London : Our obsession with latest technologies like smartphone, tablet or laptop may cause not only distraction, but it may also change our personalities, says an expert.
An estimated 65 per cent of people in the developed world have a smartphone, tablet or laptop. And it is predicted that by 2015, eight in 10 of all people would be connected this way – all the time.
Dr Larry Rosen, professor of psychology at California State University, calls these gadgets wireless mobile devices, or WMDs, and explores their potentially explosive effects in his new book, iDisorder: Understanding Our Obsession With Technology and Overcoming Its Hold on Us.
“We’re in the middle of a grand experiment here. We’re at the early stages of understanding a society that carries the world in its pocket. It’s good – you can always connect with someone – but it also means you’re there, 24 hours a day… Our brains have not developed to be constantly engaged like this,” the Independent quoted Rosen as saying.
In his book, he uses his own and other academics’ research to show how the users of WMDs appear to display the symptoms of an array of personality disorders.
One example is narcissism, named after the hunter in Greek mythology who fell in love with his own image reflected in a pond.
To a narcissist, who would display traits including grandiosity, a need for admiration and a lack of empathy, social networks, Rosen writes, “provide a virtual playground for self-expression”.
A study of 3,000 Twitter users by Rutgers University in the US identified two types of tweeters: Meformers and Informers. Participants were representative but 80 per cent of all of their tweets were about “me”.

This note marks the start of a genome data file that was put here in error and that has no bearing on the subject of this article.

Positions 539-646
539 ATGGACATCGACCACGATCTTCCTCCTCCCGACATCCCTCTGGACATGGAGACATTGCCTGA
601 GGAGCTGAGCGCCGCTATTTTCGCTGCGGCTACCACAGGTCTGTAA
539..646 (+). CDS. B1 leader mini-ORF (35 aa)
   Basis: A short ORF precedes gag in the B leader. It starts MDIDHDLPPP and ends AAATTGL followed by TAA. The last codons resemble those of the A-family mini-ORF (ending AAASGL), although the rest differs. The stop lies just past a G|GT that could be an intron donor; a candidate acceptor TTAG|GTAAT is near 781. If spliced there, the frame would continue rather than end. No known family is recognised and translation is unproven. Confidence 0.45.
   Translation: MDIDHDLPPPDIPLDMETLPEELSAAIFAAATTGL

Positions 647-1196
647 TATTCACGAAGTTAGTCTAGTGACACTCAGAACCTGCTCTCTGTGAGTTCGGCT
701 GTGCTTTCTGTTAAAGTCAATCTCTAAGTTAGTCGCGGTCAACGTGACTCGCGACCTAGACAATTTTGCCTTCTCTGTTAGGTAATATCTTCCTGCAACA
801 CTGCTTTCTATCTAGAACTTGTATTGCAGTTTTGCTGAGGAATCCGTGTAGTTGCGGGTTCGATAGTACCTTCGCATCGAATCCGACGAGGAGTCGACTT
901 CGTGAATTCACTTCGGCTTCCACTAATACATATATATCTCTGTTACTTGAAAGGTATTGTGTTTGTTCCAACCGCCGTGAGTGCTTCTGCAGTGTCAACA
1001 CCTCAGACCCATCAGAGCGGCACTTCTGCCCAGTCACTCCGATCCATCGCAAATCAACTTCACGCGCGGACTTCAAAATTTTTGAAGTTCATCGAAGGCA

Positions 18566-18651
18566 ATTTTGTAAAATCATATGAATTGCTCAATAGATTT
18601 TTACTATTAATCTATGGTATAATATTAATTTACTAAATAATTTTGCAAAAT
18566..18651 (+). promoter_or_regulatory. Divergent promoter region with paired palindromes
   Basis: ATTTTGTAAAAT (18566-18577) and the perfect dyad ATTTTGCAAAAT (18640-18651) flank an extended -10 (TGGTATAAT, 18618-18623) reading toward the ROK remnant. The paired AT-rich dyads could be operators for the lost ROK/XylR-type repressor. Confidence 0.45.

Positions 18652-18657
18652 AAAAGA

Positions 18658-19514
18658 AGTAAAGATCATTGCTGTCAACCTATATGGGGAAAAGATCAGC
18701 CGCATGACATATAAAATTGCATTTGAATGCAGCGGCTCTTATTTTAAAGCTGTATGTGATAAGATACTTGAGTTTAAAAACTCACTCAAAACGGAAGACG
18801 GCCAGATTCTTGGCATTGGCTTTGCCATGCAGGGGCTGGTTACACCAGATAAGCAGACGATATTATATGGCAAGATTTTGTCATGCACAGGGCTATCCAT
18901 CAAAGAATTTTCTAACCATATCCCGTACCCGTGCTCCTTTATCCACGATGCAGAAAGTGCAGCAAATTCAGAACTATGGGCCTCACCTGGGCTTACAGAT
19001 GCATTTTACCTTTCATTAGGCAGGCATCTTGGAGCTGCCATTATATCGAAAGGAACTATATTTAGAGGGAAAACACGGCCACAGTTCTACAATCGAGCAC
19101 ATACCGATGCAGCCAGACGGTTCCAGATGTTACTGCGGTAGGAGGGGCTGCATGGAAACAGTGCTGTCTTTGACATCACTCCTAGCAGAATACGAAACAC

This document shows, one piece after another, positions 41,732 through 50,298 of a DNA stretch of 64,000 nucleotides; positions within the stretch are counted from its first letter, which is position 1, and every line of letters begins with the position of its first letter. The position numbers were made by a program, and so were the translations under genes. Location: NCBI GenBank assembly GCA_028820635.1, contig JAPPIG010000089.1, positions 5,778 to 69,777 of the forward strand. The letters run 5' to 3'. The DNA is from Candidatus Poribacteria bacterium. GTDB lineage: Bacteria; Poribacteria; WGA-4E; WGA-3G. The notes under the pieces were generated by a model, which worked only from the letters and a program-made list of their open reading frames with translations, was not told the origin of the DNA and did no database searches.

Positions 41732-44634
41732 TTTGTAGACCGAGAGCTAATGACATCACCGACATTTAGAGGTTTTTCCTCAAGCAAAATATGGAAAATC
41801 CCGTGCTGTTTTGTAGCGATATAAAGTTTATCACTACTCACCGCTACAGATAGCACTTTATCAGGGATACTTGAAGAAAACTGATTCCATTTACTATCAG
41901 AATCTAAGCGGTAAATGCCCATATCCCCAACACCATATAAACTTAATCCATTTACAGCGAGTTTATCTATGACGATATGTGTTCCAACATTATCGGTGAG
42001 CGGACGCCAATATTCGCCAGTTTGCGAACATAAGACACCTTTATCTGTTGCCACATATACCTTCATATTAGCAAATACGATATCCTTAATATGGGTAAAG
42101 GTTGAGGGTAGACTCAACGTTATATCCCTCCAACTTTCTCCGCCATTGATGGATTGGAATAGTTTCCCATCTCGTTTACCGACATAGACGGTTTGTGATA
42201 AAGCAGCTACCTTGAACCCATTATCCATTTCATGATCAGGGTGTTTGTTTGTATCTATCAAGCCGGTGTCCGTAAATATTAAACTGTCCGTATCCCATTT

Rosen says: “Even people who would not behave like this in the real world feel comfortable presenting themselves that way online. Because they’re able to do it behind a glass screen, it somehow changes the way they relate to the world.”
Rosen says the mobility of new devices that bring us within ever closer reach to networks of friends has added to a “digital cocooning” effect, causing many people to become socially withdrawn from the real world.
The researcher surveyed more than 1,300 people of different ages and found the younger participants were much more willing and able multitaskers.
But, he writes, “the more tasks we take on… the more our brain gets stressed and overloaded, and the worse we do at all of the tasks.” There is no multi-tasking, Rosen says, only “task-switching”, and it isn’t productive.
Rosen admits he shows signs of obsessive behaviour around Words with Friends, the Scrabble-inspired smartphone game.
Whether it’s repeatedly checking your inbox or Facebook, Rosen blames this sort of behaviour on the “undercurrent of anxiety that if we don’t check in we may be missing out on something”. “Disconnectivity anxiety” leads to worry and even physical distress.
To combat anxiety, Rosen suggests using your WMDs less.